Staff at Dovenby Hall Hospital in Cumbria, which is due to close in March 1996, maintain that the three, who had spent a combined 163 years in their care, suffered a drastic decline in their health when they were sent to private nursing homes.
West Cumbria NHS Health Trust, which administers Dovenby, has asked the regional health authority to lay on special counselling to help staff overcome feelings of guilt at the deaths.
"We need to reassure them that they are in no way to blame and have informed the North Cumbria Health Authority of the need to counsel those most seriously affected," said Nigel Woodcock, chief executive of the trust.
Before all three left Dovenby, they received detailed medical check-ups and were given a clean bill of health.
Agnes Anderson, 81, who had lived at Dovenby for 47 years, was discharged on 3 February this year and died less than two weeks later, on 15 February.
Belle Norman, 75, who had lived at Dovenby for 56 years, was discharged on 25 January this year and died on 10 March.
Betty Crewdson, 67, who had lived at Dovenby for 60 years, went to a nursing home last spring, dying eight months later.
According to the official accounts, two of the women died of bronchial pneumonia and the third of a heart attack.
Nurses at Dovenby do not blame the nursing homes but allege the three women never recovered from the trauma of leaving the hospital.
All three suffered from learning difficulties. Neither Betty nor Belle could speak properly, said one nurse, "but Agnes could and pleaded not to be sent away. But they sent her all the same and she was dead within 12 days."
Away from the institution where they had lived for so long and, according to the staff, were like members of one large family, they became confused and depressed.
One of them, Ms Norman, went off her food and weighed barely four stone when she died. "Belle shouted out all day long, she was a very boisterous person, but she stopped eating, stopped drinking," said a senior Dovenby nurse who saw her shortly before she died. Her spirit was broken, she added.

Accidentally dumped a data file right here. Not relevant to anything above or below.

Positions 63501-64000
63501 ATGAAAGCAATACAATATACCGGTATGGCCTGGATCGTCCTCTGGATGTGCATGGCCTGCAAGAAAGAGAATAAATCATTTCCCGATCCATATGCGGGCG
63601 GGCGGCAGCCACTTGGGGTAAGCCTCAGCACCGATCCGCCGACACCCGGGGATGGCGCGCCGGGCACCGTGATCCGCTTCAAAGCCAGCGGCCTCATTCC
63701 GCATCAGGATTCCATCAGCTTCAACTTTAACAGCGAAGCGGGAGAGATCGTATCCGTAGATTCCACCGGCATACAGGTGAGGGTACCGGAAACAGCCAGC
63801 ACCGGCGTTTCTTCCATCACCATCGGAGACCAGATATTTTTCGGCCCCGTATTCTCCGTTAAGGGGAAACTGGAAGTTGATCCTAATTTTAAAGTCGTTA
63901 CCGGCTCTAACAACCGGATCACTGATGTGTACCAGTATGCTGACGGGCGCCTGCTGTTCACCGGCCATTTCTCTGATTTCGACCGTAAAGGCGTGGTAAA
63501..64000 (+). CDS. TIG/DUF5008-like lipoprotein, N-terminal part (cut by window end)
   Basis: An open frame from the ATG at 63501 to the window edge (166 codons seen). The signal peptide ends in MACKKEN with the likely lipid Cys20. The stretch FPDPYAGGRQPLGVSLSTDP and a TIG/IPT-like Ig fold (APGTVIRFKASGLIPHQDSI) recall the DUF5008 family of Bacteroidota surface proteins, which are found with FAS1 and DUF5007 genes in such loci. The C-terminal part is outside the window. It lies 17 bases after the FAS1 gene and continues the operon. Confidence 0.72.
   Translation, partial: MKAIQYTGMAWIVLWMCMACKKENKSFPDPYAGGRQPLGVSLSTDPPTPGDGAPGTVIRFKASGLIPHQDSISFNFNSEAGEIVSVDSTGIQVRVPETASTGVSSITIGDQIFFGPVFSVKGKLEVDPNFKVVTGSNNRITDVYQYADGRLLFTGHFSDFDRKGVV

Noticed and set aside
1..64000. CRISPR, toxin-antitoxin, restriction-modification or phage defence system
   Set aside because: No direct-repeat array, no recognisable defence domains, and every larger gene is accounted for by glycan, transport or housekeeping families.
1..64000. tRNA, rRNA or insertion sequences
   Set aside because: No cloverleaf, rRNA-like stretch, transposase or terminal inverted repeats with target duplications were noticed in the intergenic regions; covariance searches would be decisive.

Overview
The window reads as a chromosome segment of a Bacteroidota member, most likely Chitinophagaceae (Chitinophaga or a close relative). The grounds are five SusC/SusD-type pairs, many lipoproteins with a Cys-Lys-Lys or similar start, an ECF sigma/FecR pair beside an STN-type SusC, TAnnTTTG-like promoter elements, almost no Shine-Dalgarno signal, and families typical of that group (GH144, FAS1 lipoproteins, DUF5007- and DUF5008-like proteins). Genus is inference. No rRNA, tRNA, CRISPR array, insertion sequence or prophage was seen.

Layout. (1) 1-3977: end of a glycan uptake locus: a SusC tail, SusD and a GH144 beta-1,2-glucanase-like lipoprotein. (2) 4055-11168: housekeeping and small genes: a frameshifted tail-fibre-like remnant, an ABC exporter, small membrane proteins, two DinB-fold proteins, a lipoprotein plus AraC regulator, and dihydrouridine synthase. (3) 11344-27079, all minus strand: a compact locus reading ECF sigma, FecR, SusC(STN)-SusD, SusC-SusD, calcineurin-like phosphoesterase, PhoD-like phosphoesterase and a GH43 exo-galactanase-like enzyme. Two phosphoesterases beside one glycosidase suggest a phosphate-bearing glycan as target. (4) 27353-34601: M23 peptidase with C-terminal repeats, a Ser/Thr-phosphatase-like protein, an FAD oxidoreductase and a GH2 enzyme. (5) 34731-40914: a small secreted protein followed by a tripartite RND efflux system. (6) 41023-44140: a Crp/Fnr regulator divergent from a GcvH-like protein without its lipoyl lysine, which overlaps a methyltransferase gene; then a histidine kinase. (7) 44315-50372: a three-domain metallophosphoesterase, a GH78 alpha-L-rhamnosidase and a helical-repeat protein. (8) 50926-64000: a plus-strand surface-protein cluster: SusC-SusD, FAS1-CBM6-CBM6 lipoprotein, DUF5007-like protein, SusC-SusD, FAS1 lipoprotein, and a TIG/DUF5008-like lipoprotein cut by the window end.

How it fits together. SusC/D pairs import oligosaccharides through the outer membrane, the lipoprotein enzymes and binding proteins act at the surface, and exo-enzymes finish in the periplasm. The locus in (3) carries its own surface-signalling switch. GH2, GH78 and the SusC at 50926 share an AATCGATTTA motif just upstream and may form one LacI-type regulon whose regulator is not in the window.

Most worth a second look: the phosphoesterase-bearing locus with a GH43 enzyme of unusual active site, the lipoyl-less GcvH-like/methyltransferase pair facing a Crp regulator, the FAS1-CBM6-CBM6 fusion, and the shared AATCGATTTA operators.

Staff were not allowed to accompany the women to help them over the shock of leaving. "They went for the day, then went for an overnight stay and were then discharged within the same week," said a Dovenby staff member. "After all that time at Dovenby they were tipped out, to people they did not know."
The former home of the wealthy Ballentyne-Dykes family, Dovenby is a classic, old-style, long-stay hospital, now being phased out by the Government.
At one time it held 400 patients; by 1990 it was down to 260; today it houses 130. By this time next year, almost all of them will have gone - many to private nursing homes, paid for by the NHS.
Those who died were among 16 over-60 patients to leave in the last year. Before they leave, patients are assessed by social services and independent advocates speaking on their behalf.
Dr Joan Munro, North Cumbria Health Authority public health director, and a member of the team co-ordinating Dovenby's closure, said it was "far too emotional" to say they died as a result of leaving. "What we have are people from the patients' side and from the staff side who have been together a long time. As with any such parting, there is a bereavement- type process going on."
Dr Munro added: "No doubt there is emotional distress involved for both the patients and the staff." Asked about Ms Anderson's pleading not to go, she said: "That has been said. I cannot say if it is true or not."
None of the deaths could have been foreseen, said Dr Munro. They had not been the subject of coroners' inquests.
She said that in any closure programme of this size "there are bound to be hiccups", though these could not be predicted.
The chief of North Cumbria Health Authority, Robin MacLeod, said the authority disputed the allegation that the three women died as a result of leaving Dovenby, although he added: "It is a very difficult situation when you put such people into the community."
Dale Campbell-Savours, MP for Workington, whose constituency contains Dovenby, plans to take the deaths up with the Department of Health.
"This isn't about deplorable conditions in homes, it's about people being removed from the environment in which they have lived for most of their lives," he said.
He added that Dovenby "may well be the tip of the iceberg nationally".Reuse content